Sideridraulic System SPA et al v. Briese Schiffahrts GMBH & Co KG
Order granting 16 Amended MOTION for Extension of Time for International Service filed by BBC Chartering & Logistic GmbH & Co. K.G., Briese Schiffahrts GMBH & Co KG. BBC and Briese are ordered to file status reports on or before the fourth Tuesday of each month beginning in May. Status Report due by 5/24/2011. Signed by Chief Judge William H. Steele on 4/25/2011. (tgw)
IN THE UNITED STATES DISTRICT COURT
FOR THE SOUTHERN DISTRICT OF ALABAMA
SIDERIDRAULIC SYSTEM SPA, et al.,
BRIESE SCHIFFAHRTS GmbH
& CO. KG,
BBC CHARTERING & LOGISTIC
GmbH & CO. KG, et al.,
SIDERIDRAULIC SYSTEM SPA, et al.,
CIVIL ACTION 10-0715-WS-M
This matter comes before the Court on the Amended Motion for Extension of
International Service Period (doc. 16) filed by BBC Chartering & Logistic GmbH & Co. KG
(“BBC”) and Briese Schiffahrts GmbH & CO. KG (“Briese”). At issue is BBC and Briese’s
failure to effectuate service of process on Sideridraulic System S.p.A. (“Sideridraulic”) despite
filing the Complaint against it on December 27, 2010. The 120-day period generally prescribed
by Rule 4(m), Fed.R.Civ.P., for service of process is set to expire on April 26, 2011.
Movants’ position (which they failed to articulate in their predecessor Motion for
Extension) is that Rule 4(m) is inapplicable to service of process in a foreign country.1 It is true
This assertion is somewhat incongruous given that BBC and Briese styled their
filing as a “Motion for Extension of International Service Period,” and admitted in their
predecessor filing of April 19, 2011 that the deadline “to effect international service of their
Complaint upon [Sideridraulic] is April 26, 2011.” (See doc. 13, ¶ 11.) If Rule 4(m) did not
apply, then the April 26 deadline would not exist, and there would be no deadline to extend.
Thus, movants’ requests for extension are confusing when juxtaposed against their present
assertion that Rule 4(m) has no application here.
that Rule 4(m) provides that that subsection “does not apply to service in a foreign country under
Rule 4(f).” But that exemption does not afford a plaintiff the luxury of serving a foreign
defendant at its leisure. To the contrary, federal courts have indicated that Rule 4(m) may indeed
apply, and the foreign-service exemption may be inapplicable, if the plaintiff fails to attempt to
serve the defendant in a foreign country within that 120-day period. See, e.g., USHA (India),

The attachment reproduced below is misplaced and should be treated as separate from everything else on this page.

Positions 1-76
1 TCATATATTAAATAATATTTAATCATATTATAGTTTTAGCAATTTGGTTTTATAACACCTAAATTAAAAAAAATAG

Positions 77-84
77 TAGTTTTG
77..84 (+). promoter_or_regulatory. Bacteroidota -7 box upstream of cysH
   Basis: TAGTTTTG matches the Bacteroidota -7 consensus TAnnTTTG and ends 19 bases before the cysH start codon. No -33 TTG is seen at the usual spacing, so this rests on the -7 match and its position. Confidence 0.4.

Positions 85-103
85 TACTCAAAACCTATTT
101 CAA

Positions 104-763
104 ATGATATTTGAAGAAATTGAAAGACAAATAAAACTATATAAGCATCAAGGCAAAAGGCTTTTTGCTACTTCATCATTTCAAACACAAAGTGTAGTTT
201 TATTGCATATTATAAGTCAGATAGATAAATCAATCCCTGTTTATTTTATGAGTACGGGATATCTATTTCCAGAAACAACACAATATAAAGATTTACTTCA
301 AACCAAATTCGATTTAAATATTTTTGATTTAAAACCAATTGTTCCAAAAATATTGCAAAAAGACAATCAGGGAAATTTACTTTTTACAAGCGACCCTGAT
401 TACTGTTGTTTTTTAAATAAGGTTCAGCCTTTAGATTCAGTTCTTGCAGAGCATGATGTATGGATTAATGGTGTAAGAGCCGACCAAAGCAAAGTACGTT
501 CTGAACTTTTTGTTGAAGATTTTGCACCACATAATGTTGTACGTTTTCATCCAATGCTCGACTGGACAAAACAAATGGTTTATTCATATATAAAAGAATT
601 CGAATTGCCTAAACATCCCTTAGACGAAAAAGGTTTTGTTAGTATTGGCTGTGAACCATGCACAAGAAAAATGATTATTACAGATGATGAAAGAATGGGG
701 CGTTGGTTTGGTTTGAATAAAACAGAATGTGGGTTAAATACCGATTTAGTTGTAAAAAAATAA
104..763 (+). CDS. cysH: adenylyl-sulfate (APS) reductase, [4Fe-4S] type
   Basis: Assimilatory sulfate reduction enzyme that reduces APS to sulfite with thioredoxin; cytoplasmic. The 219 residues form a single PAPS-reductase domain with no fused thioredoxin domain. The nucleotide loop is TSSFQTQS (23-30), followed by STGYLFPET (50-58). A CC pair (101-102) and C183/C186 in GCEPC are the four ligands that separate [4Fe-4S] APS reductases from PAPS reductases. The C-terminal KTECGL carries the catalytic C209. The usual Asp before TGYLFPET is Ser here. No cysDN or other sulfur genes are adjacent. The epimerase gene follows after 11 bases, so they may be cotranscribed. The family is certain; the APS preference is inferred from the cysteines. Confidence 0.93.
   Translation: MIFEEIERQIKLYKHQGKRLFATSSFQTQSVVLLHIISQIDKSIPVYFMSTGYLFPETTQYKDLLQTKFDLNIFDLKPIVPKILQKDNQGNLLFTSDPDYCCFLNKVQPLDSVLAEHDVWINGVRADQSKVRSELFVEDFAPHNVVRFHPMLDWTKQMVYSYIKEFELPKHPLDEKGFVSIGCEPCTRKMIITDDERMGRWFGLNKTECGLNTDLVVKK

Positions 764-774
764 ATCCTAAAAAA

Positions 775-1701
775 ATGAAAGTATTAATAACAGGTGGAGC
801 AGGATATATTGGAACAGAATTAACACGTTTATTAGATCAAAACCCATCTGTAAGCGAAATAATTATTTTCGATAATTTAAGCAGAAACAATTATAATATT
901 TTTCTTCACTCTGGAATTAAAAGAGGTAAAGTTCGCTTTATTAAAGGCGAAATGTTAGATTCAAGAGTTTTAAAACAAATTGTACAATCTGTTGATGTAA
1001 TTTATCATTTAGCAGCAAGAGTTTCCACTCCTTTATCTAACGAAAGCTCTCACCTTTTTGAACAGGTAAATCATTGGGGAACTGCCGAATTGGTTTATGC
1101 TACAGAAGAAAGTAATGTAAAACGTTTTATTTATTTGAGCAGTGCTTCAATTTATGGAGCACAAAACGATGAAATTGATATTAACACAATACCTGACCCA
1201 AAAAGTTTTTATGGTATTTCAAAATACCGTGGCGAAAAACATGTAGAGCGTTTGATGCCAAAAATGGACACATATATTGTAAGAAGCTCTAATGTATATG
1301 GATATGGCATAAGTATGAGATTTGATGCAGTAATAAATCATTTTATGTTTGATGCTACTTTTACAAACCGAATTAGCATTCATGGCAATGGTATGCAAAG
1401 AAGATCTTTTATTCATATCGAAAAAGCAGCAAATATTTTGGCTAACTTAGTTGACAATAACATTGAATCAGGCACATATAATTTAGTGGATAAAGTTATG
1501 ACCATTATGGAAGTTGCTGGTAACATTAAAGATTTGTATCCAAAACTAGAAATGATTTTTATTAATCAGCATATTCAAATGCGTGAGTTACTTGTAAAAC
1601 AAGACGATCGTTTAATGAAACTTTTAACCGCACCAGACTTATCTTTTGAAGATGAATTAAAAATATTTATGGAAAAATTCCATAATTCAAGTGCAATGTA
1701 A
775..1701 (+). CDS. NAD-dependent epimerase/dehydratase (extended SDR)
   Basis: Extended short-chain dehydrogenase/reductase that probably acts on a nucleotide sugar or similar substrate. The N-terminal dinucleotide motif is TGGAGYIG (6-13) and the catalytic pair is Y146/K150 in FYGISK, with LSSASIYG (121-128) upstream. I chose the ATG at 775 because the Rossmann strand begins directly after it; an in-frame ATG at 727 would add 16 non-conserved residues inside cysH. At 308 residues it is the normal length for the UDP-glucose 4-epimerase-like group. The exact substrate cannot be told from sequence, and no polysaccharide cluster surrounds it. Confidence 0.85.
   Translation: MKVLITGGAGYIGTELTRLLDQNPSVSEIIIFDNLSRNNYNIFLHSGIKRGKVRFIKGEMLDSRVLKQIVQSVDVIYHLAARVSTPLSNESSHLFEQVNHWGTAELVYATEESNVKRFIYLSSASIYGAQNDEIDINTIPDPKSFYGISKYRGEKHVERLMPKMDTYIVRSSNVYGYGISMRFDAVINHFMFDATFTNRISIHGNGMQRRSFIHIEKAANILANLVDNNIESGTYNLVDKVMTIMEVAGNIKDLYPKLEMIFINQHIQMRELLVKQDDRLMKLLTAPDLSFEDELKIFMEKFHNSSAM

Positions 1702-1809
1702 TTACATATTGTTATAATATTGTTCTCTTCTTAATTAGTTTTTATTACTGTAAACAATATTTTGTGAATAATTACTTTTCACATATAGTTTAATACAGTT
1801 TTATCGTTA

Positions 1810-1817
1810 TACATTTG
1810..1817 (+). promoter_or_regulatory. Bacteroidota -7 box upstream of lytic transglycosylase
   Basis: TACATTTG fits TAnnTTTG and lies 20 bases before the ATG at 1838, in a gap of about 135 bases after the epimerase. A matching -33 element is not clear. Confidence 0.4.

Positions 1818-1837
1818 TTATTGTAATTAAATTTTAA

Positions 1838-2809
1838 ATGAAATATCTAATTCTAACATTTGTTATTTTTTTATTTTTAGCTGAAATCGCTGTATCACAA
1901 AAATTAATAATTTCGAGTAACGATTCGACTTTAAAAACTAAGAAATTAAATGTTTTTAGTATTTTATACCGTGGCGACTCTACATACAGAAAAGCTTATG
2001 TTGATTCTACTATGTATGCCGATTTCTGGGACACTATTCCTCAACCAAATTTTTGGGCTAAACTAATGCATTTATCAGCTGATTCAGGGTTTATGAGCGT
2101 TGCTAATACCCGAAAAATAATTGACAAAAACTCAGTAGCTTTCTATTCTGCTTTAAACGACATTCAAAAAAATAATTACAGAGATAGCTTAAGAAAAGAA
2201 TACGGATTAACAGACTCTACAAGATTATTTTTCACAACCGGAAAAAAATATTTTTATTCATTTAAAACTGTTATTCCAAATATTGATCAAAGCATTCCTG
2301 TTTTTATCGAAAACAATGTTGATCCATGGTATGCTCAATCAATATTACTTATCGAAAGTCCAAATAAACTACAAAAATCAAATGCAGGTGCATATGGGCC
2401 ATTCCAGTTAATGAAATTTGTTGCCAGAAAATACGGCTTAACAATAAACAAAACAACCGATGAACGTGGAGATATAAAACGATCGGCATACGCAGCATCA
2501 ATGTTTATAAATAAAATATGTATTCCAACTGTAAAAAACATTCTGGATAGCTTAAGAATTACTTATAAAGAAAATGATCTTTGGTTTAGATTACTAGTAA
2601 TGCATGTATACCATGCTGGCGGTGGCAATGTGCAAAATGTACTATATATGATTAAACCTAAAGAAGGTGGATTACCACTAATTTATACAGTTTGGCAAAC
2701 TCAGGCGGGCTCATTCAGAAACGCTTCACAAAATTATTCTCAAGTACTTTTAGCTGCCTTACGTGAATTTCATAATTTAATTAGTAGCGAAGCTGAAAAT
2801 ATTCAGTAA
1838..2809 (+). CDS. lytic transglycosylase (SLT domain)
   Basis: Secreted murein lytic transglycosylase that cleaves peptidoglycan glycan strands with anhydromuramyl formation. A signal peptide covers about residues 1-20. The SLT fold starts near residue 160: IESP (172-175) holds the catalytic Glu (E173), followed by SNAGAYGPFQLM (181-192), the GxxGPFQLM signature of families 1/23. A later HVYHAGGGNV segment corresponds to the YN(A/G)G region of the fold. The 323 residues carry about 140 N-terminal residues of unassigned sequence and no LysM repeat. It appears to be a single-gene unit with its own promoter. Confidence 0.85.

Ltd. v. Honeywell Int’l, Inc., 421 F.3d 129, 134 (2nd Cir. 2005) (declaring that Rule 4(f)
exception to Rule 4(m) deadline “does not apply if, as here, the plaintiff did not attempt to serve
the defendant in the foreign country”); Nylok Corp. v. Fastener World, Inc., 396 F.3d 805, 807
(7th Cir. 2005) (“If, for example, a plaintiff made no attempt to begin the process of foreign
service within 120 days, it might be proper for a court to dismiss the claim.”); Allstate Ins. Co. v.
Funai Corp., 249 F.R.D. 157, 162 (M.D. Pa. 2008) (finding that “the exemption from the 120day time limit for service in a foreign country does not apply where – as here – the plaintiff has
not made a reasonable, good faith effort to attempt service abroad during the 120-day period”).2
Be that as it may, the Amended Motion shows that BBC and Briese have in fact
undertaken a reasonable, good faith effort to attempt international service on Sideridraulic during
the initial 120-day period. On that basis, the Amended Motion for Extension of International
Service Period (doc. 16) is granted. In lieu of setting a hard and fast deadline for what may be a
nebulous and time-consuming process beyond the movants’ direct control, it is ordered that
BBC and Briese file monthly status reports, on or before the fourth Tuesday of each month,
beginning in May 2011, documenting the present status of their efforts to perfect service of
process on Sideridraulic. Given that Sideridraulic is already a party joined in this consolidated
litigation, however, all parties are strongly encouraged to work together to resolve these
threshold service of process issues in a manner that minimizes waste and delay and allows this
action to move forward promptly, to the advantage of all.
DONE and ORDERED this 25th day of April, 2011.
s/ WILLIAM H. STEELE
CHIEF UNITED STATES DISTRICT JUDGE
As one commentator observed, “there appears to be a growing trend to impose a
120-day time limit to initiate service” in the international service context. 1 Ved P. Nanda &
David K. Pansius, Litigation of International Disputes in U.S. Courts § 2:19.
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